Microsoft's Instruction Set (continued)
8. Log off the computer, and then again log on to the computer as an administrator.
9. Start Registry Editor, and then click Find on the Edit menu.
10. Type documents and settings, and then click Find Next.
11. For every registry key or value that contains the original path, replace the value data or rename the value or registry key to the new path.
IMPORTANT: You must complete this change in the registry for every instance of the original path, or your computer may not start. It is imperative that you update all registry keys and values with the new path.
12. Restart the computer. You can now safely remove the original Documents and Settings folder."
My preference is to open Windows Explorer for step 2 through 5, instead of the Documents and Settings folder. Collapse My Documents, expand My Computer, expand C:\, expand the target partition/drive, click on C:\Documents and Settings in the left pane, then drag the folders one-at-a-time from the right pane to the target folder on the target partition/drive in the left pane, remembering to LEAVE the folder for the Administrator account that is logged on to perform this first part of the procedure. The target folder for the move can also be named "Documents and Settings" if it is on a drive/partition different from the system drive, which is our intent for isolating the OS to its own small partition.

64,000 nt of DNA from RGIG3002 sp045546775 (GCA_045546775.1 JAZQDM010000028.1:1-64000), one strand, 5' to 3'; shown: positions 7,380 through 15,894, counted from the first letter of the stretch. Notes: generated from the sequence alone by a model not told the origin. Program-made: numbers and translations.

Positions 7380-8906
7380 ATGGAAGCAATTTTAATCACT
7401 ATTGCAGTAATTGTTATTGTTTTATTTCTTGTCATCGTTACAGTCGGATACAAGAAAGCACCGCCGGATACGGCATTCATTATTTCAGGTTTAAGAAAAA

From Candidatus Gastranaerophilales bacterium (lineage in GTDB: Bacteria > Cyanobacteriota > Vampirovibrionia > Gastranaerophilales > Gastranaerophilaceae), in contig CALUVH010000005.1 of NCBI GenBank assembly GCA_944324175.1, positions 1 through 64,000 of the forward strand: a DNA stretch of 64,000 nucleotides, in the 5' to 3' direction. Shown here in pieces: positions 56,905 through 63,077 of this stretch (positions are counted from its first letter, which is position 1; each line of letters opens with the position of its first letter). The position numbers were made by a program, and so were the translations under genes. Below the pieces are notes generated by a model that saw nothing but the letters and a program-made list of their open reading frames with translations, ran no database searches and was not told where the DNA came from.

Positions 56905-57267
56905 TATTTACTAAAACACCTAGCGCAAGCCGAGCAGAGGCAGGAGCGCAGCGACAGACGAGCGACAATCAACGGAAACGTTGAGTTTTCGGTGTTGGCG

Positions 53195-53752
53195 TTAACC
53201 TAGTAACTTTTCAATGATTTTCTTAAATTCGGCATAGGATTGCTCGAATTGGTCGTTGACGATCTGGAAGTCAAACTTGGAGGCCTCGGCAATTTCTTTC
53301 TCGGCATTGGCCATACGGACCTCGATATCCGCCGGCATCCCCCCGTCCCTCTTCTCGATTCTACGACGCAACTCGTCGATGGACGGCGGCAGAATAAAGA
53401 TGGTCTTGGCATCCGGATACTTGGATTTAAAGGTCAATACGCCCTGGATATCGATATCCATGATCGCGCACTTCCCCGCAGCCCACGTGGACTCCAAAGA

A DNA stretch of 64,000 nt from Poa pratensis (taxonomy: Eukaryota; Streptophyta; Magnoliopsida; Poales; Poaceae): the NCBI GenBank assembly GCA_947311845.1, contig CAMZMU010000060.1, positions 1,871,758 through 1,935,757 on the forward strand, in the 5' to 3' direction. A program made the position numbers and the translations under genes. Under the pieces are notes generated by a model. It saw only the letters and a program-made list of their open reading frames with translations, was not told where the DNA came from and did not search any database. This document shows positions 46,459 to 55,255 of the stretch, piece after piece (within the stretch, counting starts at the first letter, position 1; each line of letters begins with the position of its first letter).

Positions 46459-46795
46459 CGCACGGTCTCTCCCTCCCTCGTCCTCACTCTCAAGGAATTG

You can do the registry editing by hand per the MS instructions, or you can download and install a very handy shareware tool, Registry Toolkit. It is simple to use, and can speed up the process considerably. Read the documentation thoroughly before using the tool. Any registry editing has a serious potential for dangerous consequences, and using a powerful tool such as this, you can very easily crash your system very hard, even to the point of being unrecoverable. Remember, I have recommended a full system backup, preferably a disk image, before beginning any of these procedures.